Alex Murdaugh may be a convicted murderer who will spend the rest of his life in prison, but his murder trial was not the end of his legal woes.
In August, the 54-year-old disgraced South Carolina attorney is set to go on trial for the wrongful death lawsuit filed against his family for the 2019 death of 19-year-old Mallory Beach. Beach was thrown overboard from a boat driven by Paul Murdaugh, Alex’s murdered son, after a night of heavy drinking.
“There’s still a long way to go. There’s still accountability to be had,” Mark Tinsley, an attorney for the Beach family, told Fox News. “…We’re hopeful that the attorney general’s office will continue to investigate the investigators involved in… the boat crash. We think that there were a number of things that happened there that are worthy of prosecution. And we hope that those people are dealt with as well.”
The trial is scheduled for August 14, nearly four years after Beach’s family filed the lawsuit.
Paul Murdaugh was arrested two months after the crash and charged with one count of boating under the influence (BUI) causing death and two counts of causing significant bodily injury, People Magazine reported. He pleaded not guilty and was released on a $50,000 bond, but was murdered before ever standing trial for the case.
At Murdaugh’s trial for murdering his wife, Maggie, and Paul, prosecutors alleged that the wrongful death suit was part of the reason Murdaugh killed his family.
Murdaugh was found guilty earlier this month of murdering his wife and youngest son in an alleged attempt to distract from his numerous financial crimes, for which he still faces prosecution. The decision came after just a few hours of deliberation and a six-week trial where more than 70 witnesses testified.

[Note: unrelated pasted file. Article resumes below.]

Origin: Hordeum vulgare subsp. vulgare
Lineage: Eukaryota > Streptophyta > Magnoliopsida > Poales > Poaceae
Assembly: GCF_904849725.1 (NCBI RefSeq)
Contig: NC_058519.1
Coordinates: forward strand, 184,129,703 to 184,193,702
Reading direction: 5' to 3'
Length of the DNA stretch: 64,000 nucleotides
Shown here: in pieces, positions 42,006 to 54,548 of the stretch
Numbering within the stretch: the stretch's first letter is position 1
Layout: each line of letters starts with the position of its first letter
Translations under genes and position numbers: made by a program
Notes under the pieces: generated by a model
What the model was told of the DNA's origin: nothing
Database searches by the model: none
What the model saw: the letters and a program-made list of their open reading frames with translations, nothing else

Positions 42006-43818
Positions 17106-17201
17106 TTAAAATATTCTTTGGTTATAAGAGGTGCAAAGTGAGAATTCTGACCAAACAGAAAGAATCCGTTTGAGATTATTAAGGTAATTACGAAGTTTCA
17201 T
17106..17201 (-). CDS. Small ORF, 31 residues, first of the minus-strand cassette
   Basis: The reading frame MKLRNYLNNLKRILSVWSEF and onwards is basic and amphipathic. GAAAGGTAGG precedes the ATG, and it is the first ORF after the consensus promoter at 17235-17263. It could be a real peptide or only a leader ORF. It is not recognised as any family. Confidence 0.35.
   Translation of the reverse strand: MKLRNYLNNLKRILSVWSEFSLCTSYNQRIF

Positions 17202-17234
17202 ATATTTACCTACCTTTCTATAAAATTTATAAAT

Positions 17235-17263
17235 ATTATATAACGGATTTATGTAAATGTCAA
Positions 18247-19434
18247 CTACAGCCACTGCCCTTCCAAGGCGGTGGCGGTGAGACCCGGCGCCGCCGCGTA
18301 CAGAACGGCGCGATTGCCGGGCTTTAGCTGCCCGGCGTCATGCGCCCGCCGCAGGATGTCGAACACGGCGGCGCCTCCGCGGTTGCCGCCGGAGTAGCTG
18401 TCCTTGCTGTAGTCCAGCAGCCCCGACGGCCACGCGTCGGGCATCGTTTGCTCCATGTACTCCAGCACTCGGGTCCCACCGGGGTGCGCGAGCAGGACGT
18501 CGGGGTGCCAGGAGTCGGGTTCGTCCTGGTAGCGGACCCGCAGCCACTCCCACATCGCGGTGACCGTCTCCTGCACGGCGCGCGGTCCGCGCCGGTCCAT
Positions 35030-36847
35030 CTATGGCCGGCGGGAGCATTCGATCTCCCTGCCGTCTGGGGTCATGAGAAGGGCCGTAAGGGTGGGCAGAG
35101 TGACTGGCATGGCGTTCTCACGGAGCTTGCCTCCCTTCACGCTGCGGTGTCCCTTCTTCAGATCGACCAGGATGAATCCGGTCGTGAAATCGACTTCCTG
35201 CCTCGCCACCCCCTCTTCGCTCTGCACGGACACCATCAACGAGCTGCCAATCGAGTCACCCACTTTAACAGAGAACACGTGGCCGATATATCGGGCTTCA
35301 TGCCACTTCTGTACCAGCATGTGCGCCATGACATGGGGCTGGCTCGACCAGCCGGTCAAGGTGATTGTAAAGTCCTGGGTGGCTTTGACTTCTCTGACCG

Lead prosecutor Creighton Waters explained to Judge Clifton Newman during sentencing that the evidence in the trial “shows [Alex] to be a cunning manipulator, a man who placed himself above all others, including his family, a man who violated the trust of so many – including his friends, his family, his partners, his profession, but most of all Maggie and Paul.”
Waters requested the consecutive life sentences, saying Murdaugh’s family, “like everyone else, was unaware of who he really was.”
Murdaugh’s attorneys declined to comment during the hearing, but Murdaugh himself once again proclaimed his innocence.
“I’m innocent. I would never hurt my wife, Maggie, and I would never hurt my son Paul,” Murdaugh said, according to Avery Wilks, chief investigative reporter for the Post and Courier.
Judge Newman excoriated Murdaugh for his repeated lies, including his insistence that he was never at the dog kennels — where Maggie and Paul were murdered — on the day of the crime. Cell phone evidence proved that was a lie, and Murdaugh admitted to lying while testifying in his own defense during the trial.
After the sentencing, Alex’s older brother Randy told The New York Times that while his brother lied to police and stole millions of dollars from former clients, he was still unsure whether Alex actually murdered his wife and son.
Despite this, Randy told the outlet he believes Alex knows more about their murders than he’s said.
“He knows more than what he’s saying,” Randy told the Times. “He’s not telling the truth, in my opinion, about everything there.”
Last week Murdaugh’s attorneys filed a notice that he would be appealing the convictions and sentence, though the notice contains no arguments, NBC News reported. Murdaugh’s attorneys had previously argued at trial that investigators didn’t properly secure the crime scene, suggesting they only focused on Murdaugh for the crimes and didn’t seek other possibilities.